The annoying buzz from the alarm clock rouses you from your dreams and you drag your weary carcass from under the duvet, stumbling as you go to the bathroom. Splashing cold water on to your face, encouraging bleary eyes to open, a shudder flows down your spine from the chill. Slowly but surely your foggy consciousness clears as you inspect your bedhead reflection in the mirror.
Pulling on a hoody and jeans you head downstairs for a much needed caffeine hit, trying in vain not to wake the whole house. As you brew a pot of fresh coffee you note the early hour, again, and peer out of the window into the imposing darkness. Although the gloom still envelopes the outside world within 20 minutes those first rays of light will appear above the horizon and morning will have broken.
Gulping down strong coffee and nibbling a quick snack from the fridge you grab your slightly damp wetty, pull your beanie down low, don a toasty snowboard jacket, slip into your comfiest kicks and head outdoors into the frosty morning air.
As you emerge from the warm confines of your cosy abode winter’s vice like grip wraps itself around your throat and causes a sharp intake of cold air. Cool moist oxygen fills your lungs and any remnants of sleep quickly evaporate – suddenly you’re wide awake. Jack F attaches himself to your exposed flesh and in a matter of seconds your fingertips are feeling numb and your nose begins to stream. Hurriedly you head to your van, jump inside, fire the engine and crank up the heaters as you shiver in silence.
A thin sliver of frost is glued to the windscreen and you have to dig about in the door’s storage well to locate a suitable ice scraper. Not finding one you resort to using an old credit card stored in the recess of your wallet. Fumbling around with the plastic you eventually pry it free and begin the laborious task of removing ice from glass.
White puffs billow into the cold morning air and remnants cover your exposed hands doing nothing to ease the chill. In a flash you’re back inside the cab with a small portal of vision cut through the iced up window – it’s not ideal in terms of vision but it will have to do.
Your vehicle’s heaters have begun to do their job and it’s now warm and cosy inside your cockpit. Fleetingly consider curling up into a ball and dropping back off to sleep, however, you quickly push that thought out of your mind, anxious that if you dwell on it too much you may just carry this action out.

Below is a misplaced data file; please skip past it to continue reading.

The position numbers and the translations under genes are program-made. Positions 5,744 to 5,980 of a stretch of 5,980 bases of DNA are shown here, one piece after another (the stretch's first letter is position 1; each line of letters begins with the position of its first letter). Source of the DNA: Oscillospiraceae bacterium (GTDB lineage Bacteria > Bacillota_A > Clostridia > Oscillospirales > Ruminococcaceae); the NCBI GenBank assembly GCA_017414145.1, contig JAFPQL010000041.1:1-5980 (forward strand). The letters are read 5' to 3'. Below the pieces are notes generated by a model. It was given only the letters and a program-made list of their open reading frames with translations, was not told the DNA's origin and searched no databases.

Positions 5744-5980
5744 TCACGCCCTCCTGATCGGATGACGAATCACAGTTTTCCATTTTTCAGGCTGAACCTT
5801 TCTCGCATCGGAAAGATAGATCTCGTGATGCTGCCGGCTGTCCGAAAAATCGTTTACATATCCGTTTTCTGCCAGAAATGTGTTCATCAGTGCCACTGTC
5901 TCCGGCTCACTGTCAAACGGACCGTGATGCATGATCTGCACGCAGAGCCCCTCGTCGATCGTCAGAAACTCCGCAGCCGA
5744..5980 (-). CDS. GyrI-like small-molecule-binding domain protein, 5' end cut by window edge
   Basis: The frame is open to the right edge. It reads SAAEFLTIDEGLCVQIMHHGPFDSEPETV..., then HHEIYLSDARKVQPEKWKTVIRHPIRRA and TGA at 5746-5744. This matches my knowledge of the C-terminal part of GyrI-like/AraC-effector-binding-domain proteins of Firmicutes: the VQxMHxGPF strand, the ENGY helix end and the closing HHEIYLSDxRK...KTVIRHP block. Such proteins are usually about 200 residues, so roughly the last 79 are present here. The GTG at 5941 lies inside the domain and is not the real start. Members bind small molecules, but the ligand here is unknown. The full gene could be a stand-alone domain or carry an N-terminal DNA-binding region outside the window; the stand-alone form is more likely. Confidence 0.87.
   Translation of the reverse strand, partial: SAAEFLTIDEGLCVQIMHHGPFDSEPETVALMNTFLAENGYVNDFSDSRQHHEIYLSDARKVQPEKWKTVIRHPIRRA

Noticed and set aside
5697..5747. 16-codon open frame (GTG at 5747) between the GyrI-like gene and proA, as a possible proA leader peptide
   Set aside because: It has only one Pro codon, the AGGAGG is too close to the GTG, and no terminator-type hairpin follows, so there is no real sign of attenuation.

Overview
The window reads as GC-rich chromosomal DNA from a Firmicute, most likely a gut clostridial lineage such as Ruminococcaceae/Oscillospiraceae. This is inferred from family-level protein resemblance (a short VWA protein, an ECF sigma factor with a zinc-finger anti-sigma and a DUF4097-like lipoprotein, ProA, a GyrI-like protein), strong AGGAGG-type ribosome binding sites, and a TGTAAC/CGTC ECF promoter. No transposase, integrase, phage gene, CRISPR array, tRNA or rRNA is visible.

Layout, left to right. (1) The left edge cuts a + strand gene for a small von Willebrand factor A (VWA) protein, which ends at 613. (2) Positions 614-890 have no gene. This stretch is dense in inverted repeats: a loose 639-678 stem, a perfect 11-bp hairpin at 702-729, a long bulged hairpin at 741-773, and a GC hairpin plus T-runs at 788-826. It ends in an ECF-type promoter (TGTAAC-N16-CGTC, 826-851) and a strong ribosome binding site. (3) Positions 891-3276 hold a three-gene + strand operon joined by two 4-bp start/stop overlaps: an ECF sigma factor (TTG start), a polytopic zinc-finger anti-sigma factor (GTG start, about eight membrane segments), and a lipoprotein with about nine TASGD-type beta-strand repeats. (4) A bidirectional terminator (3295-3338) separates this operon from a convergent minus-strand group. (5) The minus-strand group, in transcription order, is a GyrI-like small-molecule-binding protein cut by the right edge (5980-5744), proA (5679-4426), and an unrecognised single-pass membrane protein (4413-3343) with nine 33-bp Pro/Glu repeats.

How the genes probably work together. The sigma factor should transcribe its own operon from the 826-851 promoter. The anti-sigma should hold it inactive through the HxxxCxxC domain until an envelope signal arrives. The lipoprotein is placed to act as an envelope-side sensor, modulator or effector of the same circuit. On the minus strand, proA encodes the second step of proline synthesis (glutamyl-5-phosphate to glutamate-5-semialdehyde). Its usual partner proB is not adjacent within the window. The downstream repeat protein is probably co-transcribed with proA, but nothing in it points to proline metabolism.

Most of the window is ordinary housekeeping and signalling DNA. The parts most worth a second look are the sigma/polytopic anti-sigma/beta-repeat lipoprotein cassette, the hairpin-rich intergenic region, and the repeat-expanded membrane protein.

Memories of stuffing yourself into a still slightly damp wetsuit filter into your consciousness as you weave steadily through the darkness towards your destination. Meandering along deserted roads you spot the first rays of light breaking through a partially cloudy sky. Scanning the trees you try to assess the speed and direction of the wind. Approaching the beach it’s obvious there’s hardly a puff – a couple of flags hang lifeless in the now half-light of morning and a wave of relief washes over you.
Approaching your usual parking space you spot a number of other insomniacs who have heard the sirens call – all hovering around similar looking vehicles to yours, squinting out to sea, trying to decide if it’s firing. Pulling up next to them you jump out of your van, exchange mumbled greetings and join in with the staring competition.
Pulling your jacket closer you note a series of dark lines marching towards shore and although it’s still not quite bright enough to accurately pick out minute details it’s obvious the swell is solid, overhead and pumping.
The significance of what lies ahead dawns as you head back to your van and grab your wave slaying SUP machine. By now the early morning sun is starting to poke through and as you apply another coat of wax you catch glimpses of perfectly formed peeling waves rifling along the sandbar. Butterflies flutter in the pit of your stomach and your levels of anticipation and excitement rise. In a flash you’re suited up, attaching your leash and heading towards the water’s edge.
As you reach the entry point sunshine is now fully illuminating a perfectly formed line up and you stop for just a second to admire the view. Cylindrical tubes are marching relentlessly towards the beach, unloading their power just a few feet away from where you stand. Although the water has adopted a steely grey colour the whole scene looks no less beautiful and to a wave warrior the vista is blissfully stunning.
You attach your leash, take a final glance at the perfect corduroy, give a slight nod to one of your fellow dawn raiders and head into the foam and flotsam – it’s going to be an epic session and an awesome start to the day.
Not all dawnies are like the one described and all too often we end up with a skunking. However, from time to time we get lucky and amazing conditions are bowled our way. Dawn raids can be a nightmare, particularly if you’re not a morning person, and yet, when you do score it good, you’ll thank yourself for rising early and making the pilgrimage to the beach. Winter can be a bummer with the cold but it’s also the time of year when we’re more likely to score solid surf. It’s time to suit up and get involved – after all, you only live once…
Words: Tez Plavenieks
Stay Loco, get sectioned and score one for us this Christmas! Season’s greetings and happy new year – see you on the other side.